This meant that the wine most producers sent to the blind tasting, for us to sample at our breakfast of champions, was not their simple Barbera but their “important” one – and what quickly became clear to us all was that, in Asti, the road to importance winds through a forest of oak. Now, it is a fact that Barbera, because it has so few tannins of its own, can deal with barriques better than most Italian varieties can. But barriques, which are a recently-arrived technology in most Italian wine zones, need very careful management. A little oak can ruin a lot of wine, and we tasted a lot of ruined wines in Asti. Oak should give structure and nuance to a wine. It shouldn’t replace the grape as the primary flavor component. Unfortunately, in the blind tasting most mornings, we smelled oak on the nose, tasted oak on the palate, and chewed oak in the finish. It wasn’t Piedmont Barbera: it could have been any wine from any grape made anywhere.
Worse: when various journalists – both bloggers and the quill-pen brigade – asked the producers about “all that oak,” we were answered with first evasions, then denials – one winemaker told me that I couldn’t, couldn’t, taste any wood in his wine, when that was all I could taste – and even hostility. Commendable passion and pride, perhaps, but mighty poor public relations – and a wasted opportunity to hear what a knowledgeable segment of its audience was telling them.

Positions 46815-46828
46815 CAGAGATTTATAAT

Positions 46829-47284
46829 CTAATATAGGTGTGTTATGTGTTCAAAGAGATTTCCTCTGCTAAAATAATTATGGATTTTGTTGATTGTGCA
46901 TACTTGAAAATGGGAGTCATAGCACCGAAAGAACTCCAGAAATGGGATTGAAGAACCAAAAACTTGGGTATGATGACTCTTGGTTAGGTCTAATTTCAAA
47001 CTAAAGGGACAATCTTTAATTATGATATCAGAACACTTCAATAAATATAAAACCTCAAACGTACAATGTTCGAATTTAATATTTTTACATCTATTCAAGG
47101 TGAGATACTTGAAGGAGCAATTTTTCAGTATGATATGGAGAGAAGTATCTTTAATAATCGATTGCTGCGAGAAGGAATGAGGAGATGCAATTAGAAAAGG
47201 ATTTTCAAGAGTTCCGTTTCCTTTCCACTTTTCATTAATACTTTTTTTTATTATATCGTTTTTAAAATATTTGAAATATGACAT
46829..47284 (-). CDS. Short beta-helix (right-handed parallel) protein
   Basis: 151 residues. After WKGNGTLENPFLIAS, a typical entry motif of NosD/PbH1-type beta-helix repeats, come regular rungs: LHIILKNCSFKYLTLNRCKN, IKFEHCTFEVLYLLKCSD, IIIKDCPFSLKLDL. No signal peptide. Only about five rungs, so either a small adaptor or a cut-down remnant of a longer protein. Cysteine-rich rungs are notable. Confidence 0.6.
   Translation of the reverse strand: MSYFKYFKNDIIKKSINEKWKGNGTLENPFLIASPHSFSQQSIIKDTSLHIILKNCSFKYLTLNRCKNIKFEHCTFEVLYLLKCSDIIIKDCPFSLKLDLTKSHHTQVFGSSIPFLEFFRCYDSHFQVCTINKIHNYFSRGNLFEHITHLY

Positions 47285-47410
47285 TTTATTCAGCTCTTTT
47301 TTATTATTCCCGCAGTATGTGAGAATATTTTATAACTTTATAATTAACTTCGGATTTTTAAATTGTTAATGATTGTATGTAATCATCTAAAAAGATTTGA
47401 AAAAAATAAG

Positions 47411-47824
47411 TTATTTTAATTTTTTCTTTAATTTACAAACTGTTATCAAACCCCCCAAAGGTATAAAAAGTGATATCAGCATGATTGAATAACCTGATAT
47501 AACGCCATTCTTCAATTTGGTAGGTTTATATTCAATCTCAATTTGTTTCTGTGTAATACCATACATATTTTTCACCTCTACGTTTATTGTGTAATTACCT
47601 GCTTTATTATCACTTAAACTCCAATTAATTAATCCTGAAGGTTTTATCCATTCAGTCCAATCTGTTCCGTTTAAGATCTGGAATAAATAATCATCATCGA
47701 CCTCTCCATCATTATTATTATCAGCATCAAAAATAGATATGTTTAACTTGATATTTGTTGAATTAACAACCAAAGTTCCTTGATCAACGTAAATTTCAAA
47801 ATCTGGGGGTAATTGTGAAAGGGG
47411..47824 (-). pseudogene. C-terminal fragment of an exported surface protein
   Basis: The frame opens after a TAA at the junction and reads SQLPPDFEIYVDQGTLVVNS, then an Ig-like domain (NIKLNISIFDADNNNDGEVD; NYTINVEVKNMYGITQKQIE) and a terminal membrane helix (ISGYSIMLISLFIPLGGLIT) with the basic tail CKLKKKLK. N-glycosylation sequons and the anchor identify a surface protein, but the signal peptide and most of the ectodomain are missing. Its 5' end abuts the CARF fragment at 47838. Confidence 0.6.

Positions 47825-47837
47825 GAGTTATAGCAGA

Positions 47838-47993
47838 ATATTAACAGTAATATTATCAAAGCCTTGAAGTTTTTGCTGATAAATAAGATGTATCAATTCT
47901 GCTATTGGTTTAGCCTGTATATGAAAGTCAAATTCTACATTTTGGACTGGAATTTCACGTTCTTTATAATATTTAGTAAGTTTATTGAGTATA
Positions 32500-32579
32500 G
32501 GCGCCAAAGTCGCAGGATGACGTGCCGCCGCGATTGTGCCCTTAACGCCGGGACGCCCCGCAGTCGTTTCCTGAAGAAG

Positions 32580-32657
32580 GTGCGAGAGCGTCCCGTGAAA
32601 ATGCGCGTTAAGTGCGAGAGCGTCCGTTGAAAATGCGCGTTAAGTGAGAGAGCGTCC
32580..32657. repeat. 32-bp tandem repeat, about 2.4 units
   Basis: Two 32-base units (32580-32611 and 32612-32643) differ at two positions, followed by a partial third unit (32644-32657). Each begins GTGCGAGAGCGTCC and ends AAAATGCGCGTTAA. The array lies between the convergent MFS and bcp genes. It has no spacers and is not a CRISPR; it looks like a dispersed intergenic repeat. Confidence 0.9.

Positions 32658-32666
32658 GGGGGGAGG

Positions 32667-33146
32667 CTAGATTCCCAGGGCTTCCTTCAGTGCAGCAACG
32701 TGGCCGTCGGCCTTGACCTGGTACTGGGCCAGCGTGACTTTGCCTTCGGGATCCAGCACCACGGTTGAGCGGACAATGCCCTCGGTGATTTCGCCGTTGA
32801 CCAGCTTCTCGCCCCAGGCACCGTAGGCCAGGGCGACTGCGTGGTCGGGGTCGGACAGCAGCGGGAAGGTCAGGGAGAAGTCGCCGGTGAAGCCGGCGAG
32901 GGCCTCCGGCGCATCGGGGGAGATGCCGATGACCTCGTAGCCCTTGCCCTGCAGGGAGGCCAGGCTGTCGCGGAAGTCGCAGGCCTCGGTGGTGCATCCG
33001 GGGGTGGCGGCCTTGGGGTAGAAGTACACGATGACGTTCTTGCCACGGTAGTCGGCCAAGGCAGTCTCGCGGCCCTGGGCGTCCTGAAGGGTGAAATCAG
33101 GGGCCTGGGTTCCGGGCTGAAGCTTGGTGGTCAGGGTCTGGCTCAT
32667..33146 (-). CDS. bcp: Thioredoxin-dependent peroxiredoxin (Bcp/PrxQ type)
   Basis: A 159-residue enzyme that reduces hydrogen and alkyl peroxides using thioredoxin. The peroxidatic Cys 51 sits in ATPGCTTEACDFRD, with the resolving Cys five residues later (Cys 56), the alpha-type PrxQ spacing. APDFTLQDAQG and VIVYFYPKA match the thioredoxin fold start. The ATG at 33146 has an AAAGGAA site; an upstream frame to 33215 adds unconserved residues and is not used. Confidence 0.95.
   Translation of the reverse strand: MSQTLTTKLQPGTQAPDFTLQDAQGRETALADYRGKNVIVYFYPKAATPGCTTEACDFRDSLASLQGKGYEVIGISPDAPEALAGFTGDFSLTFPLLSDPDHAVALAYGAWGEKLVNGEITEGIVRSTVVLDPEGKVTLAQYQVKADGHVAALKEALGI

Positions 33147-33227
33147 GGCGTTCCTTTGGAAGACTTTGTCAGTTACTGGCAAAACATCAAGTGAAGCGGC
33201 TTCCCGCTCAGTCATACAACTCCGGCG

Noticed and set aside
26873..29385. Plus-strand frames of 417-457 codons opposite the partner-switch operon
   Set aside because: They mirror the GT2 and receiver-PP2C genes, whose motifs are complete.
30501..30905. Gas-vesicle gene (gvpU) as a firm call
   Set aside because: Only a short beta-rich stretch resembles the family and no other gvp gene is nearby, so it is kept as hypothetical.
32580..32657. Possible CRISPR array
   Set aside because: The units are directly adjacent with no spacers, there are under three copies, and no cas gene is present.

Fortunately, there is a brighter side to the story. When we had the chance to sit down with winemakers one by one and taste through their whole line of wines, we invariably found that they all had that gorgeous, juicy Barbera we were looking for. It was almost always the wine they showed us almost apologetically as their “basic” Barbera, their “entry level” wine. When pushed, they also usually admitted that this was the wine they themselves drank all the time; the one we were getting in the morning was the one they made “because the market wants it.” Since we journalists represented the international market (we were from all over the US and the UK, Germany, Denmark, Sweden, Norway, Poland, Russia, Croatia, and a half dozen Asian countries) and we hated those wines, there seemed to be a major disconnect here.
Happily not all the producers were so perversely market-mad. Fabrizio Iuli, who is a craftsman of Monferrato Barbera, probably keeps his wines in barriques longer than anybody else in the zone – but you can’t taste the wood in his wines, just gorgeous Barbera juice. That clearly shows that it isn’t the oak that’s at fault, but the hand that wields the oak. Iuli’s answer to a question about that should be engraved on every winery wall in Asti: “It is a very trivial idea to think that oak makes a wine important.”
In defense of the traditional Barbera that we all love as opposed to the internationally-styled, heavily-wooded Barbera that supposedly the market wants, Jeremy Parzen posed a simple, devastating question. “If Italian food conquered the world,” he said, “why can’t Italian wine?”
I think it could, if the makers would simply let it be Italian and not francocalifornicate with it.